When I finished my graduate studies, my wife and I decided to join the Peace Corps, so I did not immediately begin teaching as an adjunct as I had originally planned. My teaching experience in Africa is somewhat unusual, so I would like to preface it with a brief explanation.
I was assigned to Rubengera Teacher Training College, which is an upper level secondary school. Students range from 15 to 28 years old, with an average age of about 21. In January 2014, I began teaching all of the art classes. These are some of the unique challenges that I faced:
• The average class size is 60 students.
• Most students have very low English proficiency.
• There were no art supplies, not even paper and pencils, upon my arrival.
• There was no budget for purchasing supplies.
• Students had received no prior art education.
• There was no art curriculum, but art is on the Rwandan National Exam (SAT/ACT equivalent).
• Many students had never seen a pencil.
• No students had ever used a brush or paint.
• Many students were unable to name more than three colors in their native language.
The only materials I used to teach are a blackboard (a wall painted black) and chalk. I was given two years to create a sustainable art program from nothing. I began teaching art theory in the classroom, but for art practice I established an after-school student cooperative called Amahoro Art (Amahoro is Kinyarwanda for Peace.) I taught my students how to make paint out of eggs, dirt, and charcoal. I bought them a ream of paper and a few brushes, and I showed them how to paint small greeting cards. After a few weeks of earth tones, we started to crush leftover pieces of colored chalk into pigment. They began to make very colorful cards which they sell to tourists. These cards were made available for purchase at two souvenir shops in Rwanda. The cooperative was fully funded by their sales, and the surplus was used to expand the art program at the school.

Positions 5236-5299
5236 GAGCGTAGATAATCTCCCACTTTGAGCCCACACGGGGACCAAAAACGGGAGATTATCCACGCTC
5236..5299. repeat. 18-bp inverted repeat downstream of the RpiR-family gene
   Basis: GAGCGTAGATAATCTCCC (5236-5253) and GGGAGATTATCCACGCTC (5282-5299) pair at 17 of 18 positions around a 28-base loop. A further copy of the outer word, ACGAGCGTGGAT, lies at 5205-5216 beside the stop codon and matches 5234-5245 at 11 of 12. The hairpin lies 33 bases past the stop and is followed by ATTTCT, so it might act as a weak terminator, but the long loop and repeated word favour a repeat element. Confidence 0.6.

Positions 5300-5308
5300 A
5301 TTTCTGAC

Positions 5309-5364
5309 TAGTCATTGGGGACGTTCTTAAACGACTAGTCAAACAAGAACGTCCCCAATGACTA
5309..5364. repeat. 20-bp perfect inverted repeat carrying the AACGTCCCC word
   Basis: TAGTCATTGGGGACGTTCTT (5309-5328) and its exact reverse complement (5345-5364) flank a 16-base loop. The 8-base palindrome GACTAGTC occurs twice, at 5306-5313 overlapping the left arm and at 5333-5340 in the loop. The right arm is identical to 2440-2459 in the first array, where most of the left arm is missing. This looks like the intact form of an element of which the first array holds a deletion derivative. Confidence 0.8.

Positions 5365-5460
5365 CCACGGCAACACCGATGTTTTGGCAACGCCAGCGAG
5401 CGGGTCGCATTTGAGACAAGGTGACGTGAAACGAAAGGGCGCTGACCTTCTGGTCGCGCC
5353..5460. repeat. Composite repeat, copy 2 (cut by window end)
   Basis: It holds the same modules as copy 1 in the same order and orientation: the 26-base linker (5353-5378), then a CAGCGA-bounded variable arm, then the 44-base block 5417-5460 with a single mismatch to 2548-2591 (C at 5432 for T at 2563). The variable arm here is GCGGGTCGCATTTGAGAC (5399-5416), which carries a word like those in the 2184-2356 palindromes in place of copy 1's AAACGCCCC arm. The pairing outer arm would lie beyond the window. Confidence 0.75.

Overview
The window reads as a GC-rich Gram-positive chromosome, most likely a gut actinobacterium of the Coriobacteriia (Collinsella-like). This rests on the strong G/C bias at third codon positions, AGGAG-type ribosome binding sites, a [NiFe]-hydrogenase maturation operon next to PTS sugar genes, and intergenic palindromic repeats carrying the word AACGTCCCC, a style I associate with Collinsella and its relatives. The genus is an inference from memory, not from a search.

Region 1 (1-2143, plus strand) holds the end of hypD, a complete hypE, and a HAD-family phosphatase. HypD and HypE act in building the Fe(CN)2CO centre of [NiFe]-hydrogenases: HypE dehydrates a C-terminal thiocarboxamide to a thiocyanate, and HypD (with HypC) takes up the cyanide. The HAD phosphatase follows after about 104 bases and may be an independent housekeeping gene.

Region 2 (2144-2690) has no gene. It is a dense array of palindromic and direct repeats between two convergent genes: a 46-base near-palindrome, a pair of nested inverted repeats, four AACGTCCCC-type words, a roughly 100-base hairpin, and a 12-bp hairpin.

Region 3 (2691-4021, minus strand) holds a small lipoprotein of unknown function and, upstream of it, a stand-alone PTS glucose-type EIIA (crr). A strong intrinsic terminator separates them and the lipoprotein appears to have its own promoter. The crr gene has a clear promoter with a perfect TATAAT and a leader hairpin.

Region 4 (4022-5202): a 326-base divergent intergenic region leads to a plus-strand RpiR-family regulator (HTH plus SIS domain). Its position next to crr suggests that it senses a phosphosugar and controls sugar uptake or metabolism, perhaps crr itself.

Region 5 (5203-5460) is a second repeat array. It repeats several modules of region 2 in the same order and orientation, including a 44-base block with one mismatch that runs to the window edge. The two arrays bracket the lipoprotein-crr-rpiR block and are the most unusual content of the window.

Upon finishing my service they had about 50 brushes, and some students were beginning to experiment with acrylic paints. However, for the purpose of sustainability the students primarily used egg tempera. Amahoro Art was the only school art program in Rwanda which produces artwork. There is no art specific study track in Rwandan secondary schools or universities. The University of Rwanda has a College of Art and Social Sciences, but it has no fine art related classes. All of my students were studying Science, Early Childhood Development, Social Studies, or Modern Languages.
Starting in January 2015 my focus shifted to sustainability. The students ran the cooperative independently, and I only attend to observe and advise. I trained a University of Rwanda graduate to replace me in 2016. He began teaching some of the art classes and advised Amahoro Art after I left Rwanda.
Here are some of the greeting cards painted by students at Rubengera TTC: